Question 562:
1Answer:
No answer provided yet.The two key advantages to a 2way ANOVA over say running 2 1Way ANOVAs are you can reduce your probability of a Type I error and you can test for interactions between the twolevels of your variable. A common example is there might not be any sideeffects for drug A or drug B, but drug A and B together cause a sideeffect.
Testing for maineffects in a 2Way ANOVA is similar to the 1Way ANOVA, we divide the Sumof Squares by the degrees of freedom (levels1). To get the Fratio we divide the MS for both factors by the MSerror and then test the significance of F.
With interaction effects we do the same thing. The major thing to consider with an interaction term however is that if we have a significant interaction effect, the main effects nolonger are meaningful to us. This is what the interaction term identified: there is a statistically significant change that occurs but only in one level of the variable, not both.
In the table below I have an example of a typical 2Way ANOVA table with the relevant values. You can see both main effects and interaction are significant, so we'd look at an interaction plot of the data to see what levels interact with A and B.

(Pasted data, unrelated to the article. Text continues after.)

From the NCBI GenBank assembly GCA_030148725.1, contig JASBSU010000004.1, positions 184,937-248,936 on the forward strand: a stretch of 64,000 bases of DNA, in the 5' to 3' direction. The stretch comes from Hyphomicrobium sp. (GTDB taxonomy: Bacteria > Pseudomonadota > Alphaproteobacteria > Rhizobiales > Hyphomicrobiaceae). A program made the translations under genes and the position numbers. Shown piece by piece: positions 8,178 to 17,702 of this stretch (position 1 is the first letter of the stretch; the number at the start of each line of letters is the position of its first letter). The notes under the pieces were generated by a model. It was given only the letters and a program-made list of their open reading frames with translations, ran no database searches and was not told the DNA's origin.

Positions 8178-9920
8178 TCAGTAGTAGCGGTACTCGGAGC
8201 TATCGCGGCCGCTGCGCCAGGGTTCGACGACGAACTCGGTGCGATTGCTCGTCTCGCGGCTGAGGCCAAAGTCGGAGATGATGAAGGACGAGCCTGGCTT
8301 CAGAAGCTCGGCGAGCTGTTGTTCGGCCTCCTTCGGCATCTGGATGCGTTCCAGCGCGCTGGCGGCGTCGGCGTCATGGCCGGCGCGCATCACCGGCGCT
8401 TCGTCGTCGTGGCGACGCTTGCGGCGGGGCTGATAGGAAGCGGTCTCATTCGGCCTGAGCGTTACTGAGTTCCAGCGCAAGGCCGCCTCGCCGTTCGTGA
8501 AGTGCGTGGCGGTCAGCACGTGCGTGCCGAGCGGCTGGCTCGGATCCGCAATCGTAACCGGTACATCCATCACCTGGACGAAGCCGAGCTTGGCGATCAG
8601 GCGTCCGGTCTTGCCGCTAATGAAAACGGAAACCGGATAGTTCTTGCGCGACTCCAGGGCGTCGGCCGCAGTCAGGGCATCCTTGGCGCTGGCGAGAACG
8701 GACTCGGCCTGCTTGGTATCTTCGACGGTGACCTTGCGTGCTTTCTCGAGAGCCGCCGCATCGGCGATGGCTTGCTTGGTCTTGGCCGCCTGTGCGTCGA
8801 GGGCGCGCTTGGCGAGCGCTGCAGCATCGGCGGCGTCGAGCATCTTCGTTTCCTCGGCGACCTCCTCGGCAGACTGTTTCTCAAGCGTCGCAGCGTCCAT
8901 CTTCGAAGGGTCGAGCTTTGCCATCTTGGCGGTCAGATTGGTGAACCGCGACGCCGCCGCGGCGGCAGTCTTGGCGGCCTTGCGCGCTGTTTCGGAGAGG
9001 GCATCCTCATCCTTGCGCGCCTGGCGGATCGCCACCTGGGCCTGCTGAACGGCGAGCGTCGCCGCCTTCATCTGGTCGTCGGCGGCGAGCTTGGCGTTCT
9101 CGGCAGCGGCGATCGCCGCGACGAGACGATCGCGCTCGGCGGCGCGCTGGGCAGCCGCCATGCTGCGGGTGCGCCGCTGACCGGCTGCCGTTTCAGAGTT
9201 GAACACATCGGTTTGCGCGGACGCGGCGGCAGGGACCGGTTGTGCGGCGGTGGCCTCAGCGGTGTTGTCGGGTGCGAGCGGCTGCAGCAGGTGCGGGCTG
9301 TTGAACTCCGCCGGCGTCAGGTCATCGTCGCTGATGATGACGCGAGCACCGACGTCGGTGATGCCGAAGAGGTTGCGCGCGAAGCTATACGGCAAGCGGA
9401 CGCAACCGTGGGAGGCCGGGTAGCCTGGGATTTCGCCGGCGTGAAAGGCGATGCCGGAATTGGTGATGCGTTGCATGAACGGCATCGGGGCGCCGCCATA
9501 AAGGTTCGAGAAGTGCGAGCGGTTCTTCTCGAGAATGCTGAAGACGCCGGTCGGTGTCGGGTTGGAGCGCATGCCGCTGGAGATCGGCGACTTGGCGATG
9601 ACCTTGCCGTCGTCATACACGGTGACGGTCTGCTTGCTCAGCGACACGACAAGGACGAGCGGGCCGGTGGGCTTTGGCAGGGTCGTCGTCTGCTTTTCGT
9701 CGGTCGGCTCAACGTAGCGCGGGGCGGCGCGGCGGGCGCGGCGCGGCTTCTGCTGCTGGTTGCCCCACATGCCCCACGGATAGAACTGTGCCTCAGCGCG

In the computations, there will always be an Ms Interaction value, but as this figure approaches 1 it no longer becomes statistically significant.
Source 
SS 
df 
MS 
F 
p 
A 
192.2 
1 
192.2 
40.68 
£.05 
B 
57.8 
1 
57.8 
12.23 
£.05 
AxB 
168.2 
1 
168.2 
35.60 
£.05 
Error 
75.6 
16 
4.725 
 
Total 
493.8 
19 

The best intuitive explanation I can get from reading all that algebra is that basically when you have random factors (model II), if they are correlated you get pieces of one with the main effect of the other one. If they are uncorrelated then the terms fall away. This doesnt happen in a fixed model (Model I) since you've already covered each combination of factors.